I totally get that it can be a challenge to figure out who edited what, and who’s the right person to nominate for best editor, especially long form. But does that mean the category should be eliminated, simply because you find it personally difficult to figure out what to nominate? Clearly enough people are comfortable nominating in this category to keep nominees on the list, and there’s no rule that says every person must nominate in every category.

    Most books these days credit the editor in the acknowledgments anyway, and lots of editors talk about their books a whole bunch on social media, so it really can be pretty easy to find out who edited your favorite books. I realize it’s not as simple as “which book did I like this year”, but come on people, it’s not rocket science either.

  13. I usually take my best novel nominees, find out their editors, and nominate them. They’re not always acknowledged though, and I don’t know for sure if they have the required 4 ssf books. If I can figure out who they are, I nominate them anyway. If they get enough votes to make the ballot, they probably do. If not, it’s between them and Hugo admin to sort out. I really wish publisher imprints would make the info more readily available. A page on their website listing editors and the authors they work with would be wonderful.

    I don’t imagine the editor categories will go away. I think there’d be a lot of resistance. Even though I brought it up, that’s the part I’d be reluctant to change myself. I certainly agree that they’re important and worth honoring. I would like to see semiprozine opened up to include pro mags though.

  14. @Penny J: Should editors be recognized? Okay, but that doesn’t mean the Hugos are the correct venue for doing so. Not every concept needs or even deserves a Hugo category. This is a pet peeve of mine, that just because something is SFF-related or SFF-adjacent, it must! have! a! Hugo! . . . no, it doesn’t.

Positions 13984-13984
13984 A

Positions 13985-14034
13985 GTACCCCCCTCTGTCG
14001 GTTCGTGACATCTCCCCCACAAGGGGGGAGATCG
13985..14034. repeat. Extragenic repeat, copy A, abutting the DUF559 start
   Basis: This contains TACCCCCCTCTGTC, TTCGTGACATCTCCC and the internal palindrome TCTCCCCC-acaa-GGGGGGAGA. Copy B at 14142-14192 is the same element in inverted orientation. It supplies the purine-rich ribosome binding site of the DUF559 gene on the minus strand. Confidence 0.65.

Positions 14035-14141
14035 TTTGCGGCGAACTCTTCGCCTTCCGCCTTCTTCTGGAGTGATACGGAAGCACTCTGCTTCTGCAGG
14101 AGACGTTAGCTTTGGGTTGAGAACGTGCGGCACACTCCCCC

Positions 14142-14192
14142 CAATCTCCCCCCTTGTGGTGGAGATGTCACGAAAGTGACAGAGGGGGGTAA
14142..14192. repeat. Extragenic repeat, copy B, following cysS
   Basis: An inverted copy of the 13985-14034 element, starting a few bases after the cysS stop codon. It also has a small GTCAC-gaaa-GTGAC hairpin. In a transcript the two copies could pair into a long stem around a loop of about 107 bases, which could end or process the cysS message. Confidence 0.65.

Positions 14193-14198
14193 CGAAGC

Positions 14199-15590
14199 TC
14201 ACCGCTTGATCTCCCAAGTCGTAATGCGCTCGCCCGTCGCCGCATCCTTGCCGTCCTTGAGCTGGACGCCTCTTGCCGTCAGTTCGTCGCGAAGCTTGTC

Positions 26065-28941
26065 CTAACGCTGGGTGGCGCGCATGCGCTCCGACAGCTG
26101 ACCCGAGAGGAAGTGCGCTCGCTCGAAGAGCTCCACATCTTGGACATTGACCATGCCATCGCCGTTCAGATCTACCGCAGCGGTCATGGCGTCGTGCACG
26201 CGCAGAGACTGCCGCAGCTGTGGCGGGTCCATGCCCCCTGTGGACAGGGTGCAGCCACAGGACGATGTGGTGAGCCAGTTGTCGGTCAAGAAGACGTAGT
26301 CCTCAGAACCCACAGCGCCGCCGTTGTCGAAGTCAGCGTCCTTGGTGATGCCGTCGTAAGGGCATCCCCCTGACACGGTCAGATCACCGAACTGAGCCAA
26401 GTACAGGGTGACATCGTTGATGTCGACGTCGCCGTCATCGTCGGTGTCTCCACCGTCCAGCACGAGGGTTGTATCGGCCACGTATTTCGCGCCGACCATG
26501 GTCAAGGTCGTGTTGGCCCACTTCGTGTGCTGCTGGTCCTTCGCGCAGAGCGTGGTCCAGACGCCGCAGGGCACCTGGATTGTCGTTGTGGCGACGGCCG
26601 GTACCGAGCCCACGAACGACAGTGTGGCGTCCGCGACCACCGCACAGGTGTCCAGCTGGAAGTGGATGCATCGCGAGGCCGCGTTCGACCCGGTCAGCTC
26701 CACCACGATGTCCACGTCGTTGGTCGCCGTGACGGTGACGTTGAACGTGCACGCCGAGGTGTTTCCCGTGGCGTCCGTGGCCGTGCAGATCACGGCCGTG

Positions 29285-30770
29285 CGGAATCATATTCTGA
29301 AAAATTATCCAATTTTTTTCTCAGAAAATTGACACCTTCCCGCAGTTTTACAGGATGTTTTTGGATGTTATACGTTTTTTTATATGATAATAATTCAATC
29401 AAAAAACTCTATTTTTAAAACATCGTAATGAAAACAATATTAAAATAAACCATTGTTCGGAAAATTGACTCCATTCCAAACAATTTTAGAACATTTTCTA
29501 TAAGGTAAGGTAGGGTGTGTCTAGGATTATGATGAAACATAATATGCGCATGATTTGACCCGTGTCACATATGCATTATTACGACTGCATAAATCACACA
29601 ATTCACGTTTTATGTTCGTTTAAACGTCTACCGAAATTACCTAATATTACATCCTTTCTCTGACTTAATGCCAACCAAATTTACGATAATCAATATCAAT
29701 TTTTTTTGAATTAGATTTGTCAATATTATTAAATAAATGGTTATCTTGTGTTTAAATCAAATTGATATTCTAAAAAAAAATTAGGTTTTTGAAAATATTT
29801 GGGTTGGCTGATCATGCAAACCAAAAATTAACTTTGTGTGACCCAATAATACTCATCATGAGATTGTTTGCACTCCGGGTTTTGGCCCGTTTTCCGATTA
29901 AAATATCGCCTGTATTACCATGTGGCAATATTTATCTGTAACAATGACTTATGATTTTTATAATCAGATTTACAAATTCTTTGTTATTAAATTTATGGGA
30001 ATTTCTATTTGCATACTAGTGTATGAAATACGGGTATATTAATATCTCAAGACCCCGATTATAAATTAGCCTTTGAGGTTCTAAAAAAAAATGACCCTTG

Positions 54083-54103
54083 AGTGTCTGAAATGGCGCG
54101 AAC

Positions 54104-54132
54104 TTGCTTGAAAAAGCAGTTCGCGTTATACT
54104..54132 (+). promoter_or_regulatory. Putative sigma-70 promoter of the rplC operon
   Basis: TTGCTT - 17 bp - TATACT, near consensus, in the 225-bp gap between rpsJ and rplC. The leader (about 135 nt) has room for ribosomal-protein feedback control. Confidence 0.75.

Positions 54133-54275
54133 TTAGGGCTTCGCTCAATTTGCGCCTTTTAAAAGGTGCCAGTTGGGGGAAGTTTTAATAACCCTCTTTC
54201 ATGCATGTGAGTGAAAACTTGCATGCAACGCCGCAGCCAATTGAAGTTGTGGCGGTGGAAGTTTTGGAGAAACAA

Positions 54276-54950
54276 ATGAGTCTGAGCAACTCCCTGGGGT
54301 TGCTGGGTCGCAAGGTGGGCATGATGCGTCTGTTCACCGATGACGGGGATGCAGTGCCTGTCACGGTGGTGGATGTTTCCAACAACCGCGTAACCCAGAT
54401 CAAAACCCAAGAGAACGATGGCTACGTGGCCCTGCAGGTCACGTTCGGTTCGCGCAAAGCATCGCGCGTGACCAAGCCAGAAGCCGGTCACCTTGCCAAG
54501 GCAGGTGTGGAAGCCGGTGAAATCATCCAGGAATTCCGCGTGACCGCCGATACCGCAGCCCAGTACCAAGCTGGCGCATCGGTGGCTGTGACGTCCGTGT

Anyway, the problem is not just “who edited what,” but “how do I compare editor A with editor B, since I have no clue what they did, how the works improved thanks to their work, etc.” This has been talked about at File770.com before, but I don’t remember if it was mentioned upthread. It’s the major issue, to me, though; finding who who edited what [ETA: which books] isn’t as easy as you make it sound, but to me that’s the minor issue.

    That said, I’m fine with the categories. I wouldn’t miss them if they were gone, though. And I understand why some would like to remove or replace them. The Hugos aren’t a good fit for editor recognition. Most readers are not well-positioned to determine who was a good editor; all we see are the end results, not how they got that way. I may like books or samples thereof that list Editor A as the editor; that doesn’t mean they’re a better editor than Editor B, of course. All I see is the finished product – not who acquired it, who worked (or didn’t) with the author to improve the diamond-in-the-rough, etc.

    Anyway my two cents, as someone who nominates and votes in these categories. 😉 TL;DR: I’m find with them, but they’ve got obvious problems.

  15. More specifically regarding Best Editor Short Form: I like the idea to replace Best Semiprozine and Best Editor Short Form with a Best Magazine award. This is basically what what we have, minus a handful of magazines, in Best Semiprozine. We compare the content and the award goes to the editors anyway.

    This leaves editors of anthologies and collections out; see my previous comment re. how it’s impossible for me as a reader to actually tell who the best editor is. (I don’t want to have a Best Anthology or Best Collection award, though that’s one of the ideas out there. See my previous comment re. not every concept needing to have a Hugo, etc.)

  16. Penny J on March 25, 2018 at 12:45 pm said:

    I actually find all the discussion of omitting the editor Hugos kind of insulting. All the books and stories you read and love, they’re all brought into the world because of an editor. Editors work really hard, and carefully curate and edit books, and without them, most of the books and stories you read would be a lot weaker. I think it’s a really good idea to recognize the contributions of editors to our field–without them, the field would be drastically poorer.

    That is a valid point I think but I also don’t think it is a good defence of the editor categories as it is not clear to me that they do functionally recognise the contribution editors made.